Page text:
That seems like real bad news to me.
I am afraid of what this will mean for the Witness of the Church, when She decides to officially partner up with the State. I’m afraid of how the State will have the method to control the Church now – to tell her what to say, how to say it, because now money is flowing back and forth between the two institutions, lining pockets and influencing sermons, influencing votes, influencing which lectionary text to preach this coming Sunday.
I am afraid because the Church is a powerful witness when She stands outside the Capitol building and yells and prays and weeps. She has never, ever, historically been that powerful witness when She is allowed inside and given an official seat at the table. “When the Church and State get in bed, it is the Church that loses.” This always, always happens. The State consolidates its power with the help of the faithful, the State takes from the Church what it needs to conquer countries, imprison dissidents, and rule the world, and the Church is left a shell, its prophetic witness silent. Our Savior who was crucified by the State because of His threat to its power becomes just another “martyr” that the State uses for its own gain and power. The Church trades out the Kingdom of God for a Kingdom of this World, ironically imitating the socialists that the Christian Right has hated since Dostoevsky – aiming for heaven on earth, at the expense of preaching heaven at all.
I am not just worried about my conservative brothers and sisters. I am worried about how the liberal church will end up succumbing to this as well, substituting the Gospel of a Crucified and Risen Lord for a Gospel of social programs and activist work. If Christian conservatives swap out the Gospel of Jesus for a Gospel of No Sex, No Drugs, and Clean Living – Christian liberals can swap out the Gospel of Jesus for activism and social programs. And Lord knows I love activism and social programs. And Lord knows I think those are good and healthy and powerful things that the Gospel informs my participation in.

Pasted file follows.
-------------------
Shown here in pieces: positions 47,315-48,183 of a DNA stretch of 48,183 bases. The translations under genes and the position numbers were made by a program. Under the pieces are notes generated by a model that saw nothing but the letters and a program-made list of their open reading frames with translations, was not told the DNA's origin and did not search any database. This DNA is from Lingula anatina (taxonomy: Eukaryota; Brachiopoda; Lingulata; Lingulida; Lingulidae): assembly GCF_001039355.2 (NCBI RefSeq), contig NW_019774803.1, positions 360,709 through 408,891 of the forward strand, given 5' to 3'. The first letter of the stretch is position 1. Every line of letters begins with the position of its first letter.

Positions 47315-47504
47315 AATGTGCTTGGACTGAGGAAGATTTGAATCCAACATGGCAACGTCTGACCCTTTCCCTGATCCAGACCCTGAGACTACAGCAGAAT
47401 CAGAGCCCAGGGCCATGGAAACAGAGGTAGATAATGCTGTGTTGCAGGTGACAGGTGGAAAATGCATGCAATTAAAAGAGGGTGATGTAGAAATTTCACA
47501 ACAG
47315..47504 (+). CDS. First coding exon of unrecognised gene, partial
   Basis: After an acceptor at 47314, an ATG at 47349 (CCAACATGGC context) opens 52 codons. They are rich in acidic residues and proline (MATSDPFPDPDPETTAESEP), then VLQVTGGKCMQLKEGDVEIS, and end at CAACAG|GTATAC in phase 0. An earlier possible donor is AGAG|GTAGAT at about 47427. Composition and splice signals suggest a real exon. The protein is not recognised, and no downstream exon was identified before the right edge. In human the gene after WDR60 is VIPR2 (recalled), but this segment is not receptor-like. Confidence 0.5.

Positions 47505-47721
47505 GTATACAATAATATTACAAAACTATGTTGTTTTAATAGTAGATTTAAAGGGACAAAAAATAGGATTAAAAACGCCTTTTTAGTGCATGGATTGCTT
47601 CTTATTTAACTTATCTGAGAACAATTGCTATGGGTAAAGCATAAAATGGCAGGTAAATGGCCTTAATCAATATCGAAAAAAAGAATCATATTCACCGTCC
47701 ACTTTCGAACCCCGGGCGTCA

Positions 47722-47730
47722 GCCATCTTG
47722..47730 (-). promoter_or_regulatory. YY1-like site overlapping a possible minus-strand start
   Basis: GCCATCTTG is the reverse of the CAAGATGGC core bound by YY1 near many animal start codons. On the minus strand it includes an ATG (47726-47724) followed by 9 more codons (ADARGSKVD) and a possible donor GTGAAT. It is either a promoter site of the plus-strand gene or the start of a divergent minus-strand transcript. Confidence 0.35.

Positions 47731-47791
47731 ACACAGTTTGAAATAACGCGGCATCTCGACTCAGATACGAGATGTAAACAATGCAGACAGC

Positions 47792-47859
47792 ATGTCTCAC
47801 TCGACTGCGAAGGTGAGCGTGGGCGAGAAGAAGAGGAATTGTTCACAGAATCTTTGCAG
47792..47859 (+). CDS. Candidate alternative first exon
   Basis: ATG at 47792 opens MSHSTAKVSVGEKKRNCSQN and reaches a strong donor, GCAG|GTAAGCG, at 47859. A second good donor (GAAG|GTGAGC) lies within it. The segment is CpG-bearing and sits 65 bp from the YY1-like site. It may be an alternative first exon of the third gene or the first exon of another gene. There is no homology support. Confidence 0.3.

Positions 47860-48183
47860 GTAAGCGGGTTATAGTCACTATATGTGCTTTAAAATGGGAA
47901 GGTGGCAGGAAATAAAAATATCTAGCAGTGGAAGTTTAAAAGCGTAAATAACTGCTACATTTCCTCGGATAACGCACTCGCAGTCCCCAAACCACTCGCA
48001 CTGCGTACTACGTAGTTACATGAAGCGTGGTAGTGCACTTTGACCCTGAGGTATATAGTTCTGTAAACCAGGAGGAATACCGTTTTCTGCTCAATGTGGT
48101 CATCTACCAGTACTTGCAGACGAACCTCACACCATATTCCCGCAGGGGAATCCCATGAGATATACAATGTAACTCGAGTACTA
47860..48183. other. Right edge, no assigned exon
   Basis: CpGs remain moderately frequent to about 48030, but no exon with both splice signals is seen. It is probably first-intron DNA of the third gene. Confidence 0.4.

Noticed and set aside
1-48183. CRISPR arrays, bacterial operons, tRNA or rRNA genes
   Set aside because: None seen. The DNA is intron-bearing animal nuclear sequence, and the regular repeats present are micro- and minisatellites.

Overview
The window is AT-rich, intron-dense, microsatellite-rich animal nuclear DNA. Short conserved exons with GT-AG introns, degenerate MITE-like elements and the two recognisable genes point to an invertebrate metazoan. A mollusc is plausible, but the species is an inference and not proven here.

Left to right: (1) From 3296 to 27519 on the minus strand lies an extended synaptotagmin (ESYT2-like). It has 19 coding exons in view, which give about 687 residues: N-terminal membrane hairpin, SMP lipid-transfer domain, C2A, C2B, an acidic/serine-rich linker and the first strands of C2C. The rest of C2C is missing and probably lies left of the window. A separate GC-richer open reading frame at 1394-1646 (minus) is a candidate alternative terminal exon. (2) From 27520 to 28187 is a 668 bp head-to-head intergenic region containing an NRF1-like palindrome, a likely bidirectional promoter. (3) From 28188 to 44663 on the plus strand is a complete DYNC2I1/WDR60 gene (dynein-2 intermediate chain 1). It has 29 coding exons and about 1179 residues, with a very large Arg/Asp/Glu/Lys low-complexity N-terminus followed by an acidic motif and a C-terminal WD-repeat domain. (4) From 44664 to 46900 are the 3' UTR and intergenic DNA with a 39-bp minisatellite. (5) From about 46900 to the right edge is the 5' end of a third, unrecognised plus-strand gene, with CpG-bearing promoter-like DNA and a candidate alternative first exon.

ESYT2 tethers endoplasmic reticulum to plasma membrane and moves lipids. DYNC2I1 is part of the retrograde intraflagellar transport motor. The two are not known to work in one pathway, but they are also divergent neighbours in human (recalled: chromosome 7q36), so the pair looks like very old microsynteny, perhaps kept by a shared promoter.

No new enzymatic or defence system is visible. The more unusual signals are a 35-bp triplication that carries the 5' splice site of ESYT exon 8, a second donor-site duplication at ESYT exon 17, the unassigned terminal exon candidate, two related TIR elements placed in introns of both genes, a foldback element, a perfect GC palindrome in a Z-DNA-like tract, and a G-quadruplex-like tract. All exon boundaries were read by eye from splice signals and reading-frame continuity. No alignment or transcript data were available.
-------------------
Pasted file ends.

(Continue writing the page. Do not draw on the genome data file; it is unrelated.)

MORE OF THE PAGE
But then – the primary problem that I have with my Christian conservative brothers and sisters isn’t their sexual morality, or their ideas about small government, or even creeping nationalism. My struggle with many of my conservatives siblings is that they’ve substituted these political and moral commitments for their belief in the Gospel of a crucified and risen Lord, and no longer see them as distinct from each other. And that is something that every one of us, from every political and religious background, is vulnerable to.
We’re all vulnerable to our religious faith being subsumed under our political and social ideas, until we can’t see how it would be possible to have one without the other, and Jesus becomes just another way we support our political ideologies. And if this can happen with my conservative friends, Lord knows it can and does and has happened with my liberal friends and Christ have mercy it has happened with me.
And if all this can happen with legal separations that we as a country have put in place around the Church and politics, God have mercy on what havoc would be wrecked by that separation being destroyed. Maybe, perhaps, it’s too late. The alliances formed between the Church and the State in this past election and past decade seem to be already corrupting Her witness and decentering Her from the witness towards the Kingdom of God and now she is selling Her soul for a crown in the kingdoms of this earth.
My faith does and will always inform how I am an activist and how I write and how I vote, and I think Scripture is very, very clear that God prioritizes justice on a national scale in a way that does not allow the Church to be silent in the face of national and political issues. The Gospel of Jesus convinces and motivates and inspires me to fight for the least of these and fight against oppression.
But the Gospel always comes first. The Gospel – without political candidates quoting Scripture and trolling for donations – without trading votes in the Senate and House like trading cards for human lives – without meet and greets in the foyer of our Sacred space – without Jesus becoming a white-washed darling of State power and State violence and State immorality but always, always, crucified by the State that knew, at its heart, that undiluted and untamed and uncontrolled, Jesus Christ is a threat to the powers of this world. The State has a lot to gain from harnessing the Church’s power. The Church has everything to lose.